• We don't really have a choice.

    I've debated this issue at some length with anarchists (I hate anarchists, over dramatic whiny little...), humans are fundamentally a social animal. We instinctively seek out companionship and typically form hierarchy based on either merit or some kind of force. Essentially no matter what happens, as long as their are three people on earth they'll have some sort of social structure going.

  • Noble savage, symbolizes humanity's innate goodness.

    A noble savage is a literary stock character who embodies the concept of an idealized indigene, outsider, or "other" who has not been "corrupted" by civilization, and therefore symbolizes humanity's innate goodness.

    The idea that humans are essentially good is often attributed to the 3rd Earl of Shaftesbury, a Whig supporter of constitutional monarchy. In his Inquiry Concerning Virtue (1699), Shaftesbury had postulated that the moral sense in humans is natural and innate and based on feelings, rather than resulting from the indoctrination of a particular religion.

    The locus classicus of the 18th-century portrayal of the American Indian are the famous lines from Alexander Pope's "Essay on Man" (1734):

    Lo, the poor Indian! Whose untutor'd mind
    Sees God in clouds, or hears him in the wind;
    His soul proud Science never taught to stray
    Far as the solar walk or milky way;
    Yet simple Nature to his hope has giv'n,
    Behind the cloud-topp'd hill, a humbler heav'n;
    Some safer world in depth of woods embrac'd,
    Some happier island in the wat'ry waste,
    Where slaves once more their native land behold,
    No fiends torment, no Christians thirst for gold!
    To be, contents his natural desire;
    He asks no angel's wing, no seraph's fire:
    But thinks, admitted to that equal sky,
    His faithful dog shall bear him company.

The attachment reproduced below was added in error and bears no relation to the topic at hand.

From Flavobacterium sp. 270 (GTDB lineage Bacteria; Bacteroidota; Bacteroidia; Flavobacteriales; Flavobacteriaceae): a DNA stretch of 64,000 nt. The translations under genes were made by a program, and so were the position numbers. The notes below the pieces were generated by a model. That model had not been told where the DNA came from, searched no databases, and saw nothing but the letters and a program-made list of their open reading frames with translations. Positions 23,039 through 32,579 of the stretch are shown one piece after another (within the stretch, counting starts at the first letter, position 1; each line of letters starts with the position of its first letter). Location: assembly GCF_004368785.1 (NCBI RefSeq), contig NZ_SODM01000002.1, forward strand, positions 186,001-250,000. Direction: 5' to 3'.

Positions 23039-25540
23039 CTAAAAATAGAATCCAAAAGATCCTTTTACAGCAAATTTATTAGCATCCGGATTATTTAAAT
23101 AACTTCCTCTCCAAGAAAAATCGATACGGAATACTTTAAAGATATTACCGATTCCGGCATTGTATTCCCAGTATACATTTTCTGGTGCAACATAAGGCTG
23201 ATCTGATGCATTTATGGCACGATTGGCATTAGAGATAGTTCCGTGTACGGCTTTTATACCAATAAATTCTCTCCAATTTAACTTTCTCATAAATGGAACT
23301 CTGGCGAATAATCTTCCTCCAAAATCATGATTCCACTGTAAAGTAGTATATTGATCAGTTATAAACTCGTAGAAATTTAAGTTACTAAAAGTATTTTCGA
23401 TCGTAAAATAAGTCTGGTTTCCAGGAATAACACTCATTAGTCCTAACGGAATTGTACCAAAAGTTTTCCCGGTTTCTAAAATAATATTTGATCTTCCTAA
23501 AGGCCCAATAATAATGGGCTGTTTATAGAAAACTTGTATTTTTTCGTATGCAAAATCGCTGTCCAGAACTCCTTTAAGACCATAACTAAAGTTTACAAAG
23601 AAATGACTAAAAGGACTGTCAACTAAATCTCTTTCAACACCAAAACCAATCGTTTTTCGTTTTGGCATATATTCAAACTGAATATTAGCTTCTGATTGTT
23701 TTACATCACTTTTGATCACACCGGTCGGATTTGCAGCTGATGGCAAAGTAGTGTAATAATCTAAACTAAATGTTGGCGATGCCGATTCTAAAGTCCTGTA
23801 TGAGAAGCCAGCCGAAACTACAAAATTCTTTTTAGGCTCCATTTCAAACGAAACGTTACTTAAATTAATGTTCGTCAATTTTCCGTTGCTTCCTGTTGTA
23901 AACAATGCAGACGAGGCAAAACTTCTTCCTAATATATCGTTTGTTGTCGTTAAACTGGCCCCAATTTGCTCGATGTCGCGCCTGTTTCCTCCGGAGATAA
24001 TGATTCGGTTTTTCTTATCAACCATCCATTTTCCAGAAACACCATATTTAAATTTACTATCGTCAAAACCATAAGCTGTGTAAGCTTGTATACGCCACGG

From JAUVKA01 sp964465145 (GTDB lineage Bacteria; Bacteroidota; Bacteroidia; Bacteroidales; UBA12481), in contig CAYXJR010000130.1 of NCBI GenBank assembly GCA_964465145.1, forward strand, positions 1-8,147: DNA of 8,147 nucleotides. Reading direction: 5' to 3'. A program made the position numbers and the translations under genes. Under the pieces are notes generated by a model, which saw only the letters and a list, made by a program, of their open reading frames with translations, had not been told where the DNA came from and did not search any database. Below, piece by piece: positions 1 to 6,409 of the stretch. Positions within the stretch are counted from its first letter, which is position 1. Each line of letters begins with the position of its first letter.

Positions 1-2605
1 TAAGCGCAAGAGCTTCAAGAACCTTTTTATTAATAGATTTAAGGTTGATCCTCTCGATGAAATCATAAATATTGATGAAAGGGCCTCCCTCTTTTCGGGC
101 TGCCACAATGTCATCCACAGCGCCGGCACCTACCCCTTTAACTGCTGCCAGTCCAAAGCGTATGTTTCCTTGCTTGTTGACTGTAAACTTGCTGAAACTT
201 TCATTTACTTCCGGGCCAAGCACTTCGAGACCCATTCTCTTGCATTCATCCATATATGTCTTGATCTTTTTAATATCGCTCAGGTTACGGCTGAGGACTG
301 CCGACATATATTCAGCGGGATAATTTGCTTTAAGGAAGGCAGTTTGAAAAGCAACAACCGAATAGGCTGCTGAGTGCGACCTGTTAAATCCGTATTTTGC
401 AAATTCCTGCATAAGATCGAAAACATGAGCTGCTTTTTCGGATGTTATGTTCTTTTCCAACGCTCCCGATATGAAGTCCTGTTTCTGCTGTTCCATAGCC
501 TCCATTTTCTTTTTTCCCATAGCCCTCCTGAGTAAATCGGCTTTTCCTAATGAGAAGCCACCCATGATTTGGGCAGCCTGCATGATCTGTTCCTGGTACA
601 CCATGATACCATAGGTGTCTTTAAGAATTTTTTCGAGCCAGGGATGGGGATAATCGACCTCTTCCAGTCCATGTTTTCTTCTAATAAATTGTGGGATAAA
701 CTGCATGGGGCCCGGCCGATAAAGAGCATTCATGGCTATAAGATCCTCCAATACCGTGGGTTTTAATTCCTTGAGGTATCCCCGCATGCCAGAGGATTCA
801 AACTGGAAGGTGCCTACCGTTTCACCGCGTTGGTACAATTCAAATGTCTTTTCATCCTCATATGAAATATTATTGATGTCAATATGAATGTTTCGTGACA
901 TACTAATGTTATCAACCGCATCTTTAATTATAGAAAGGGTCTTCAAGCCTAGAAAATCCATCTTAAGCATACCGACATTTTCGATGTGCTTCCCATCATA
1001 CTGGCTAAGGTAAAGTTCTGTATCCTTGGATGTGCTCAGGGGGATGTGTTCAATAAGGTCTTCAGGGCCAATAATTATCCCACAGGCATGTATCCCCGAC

For Rousseau, man's good lay in departing from his "natural" state – but not too much; "perfectability" up to a certain point was desirable, though beyond that point an evil. Not its infancy but its jeunesse [youth] was the best age of the human race. The distinction may seem to us slight enough; but in the mid-eighteenth century it amounted to an abandonment of the stronghold of the primitivistic position. Nor was this the whole of the difference. As compared with the then-conventional pictures of the savage state, Rousseau's account even of this third stage is far less idyllic; and it is so because of his fundamentally unfavorable view of human nature quâ human. . . His savages are quite unlike Dryden's Indians: "Guiltless men, that danced away their time, / Fresh as the groves and happy as their clime – " or Mrs. Aphra Behn's natives of Surinam, who represented an absolute idea of the first state of innocence, "before men knew how to sin." The men in Rousseau's "nascent society" already had 'bien des querelles et des combats [many quarrels and fights]'; l'amour propre was already manifest in them and slights or affronts were consequently visited with vengeances terrible.

    For Rousseau the remedy was not in going back to the primitive but in reorganizing society on the basis of a properly drawn up social compact, so as to "draw from the very evil from which we suffer [i.E., civilization and progress] the remedy which shall cure it."

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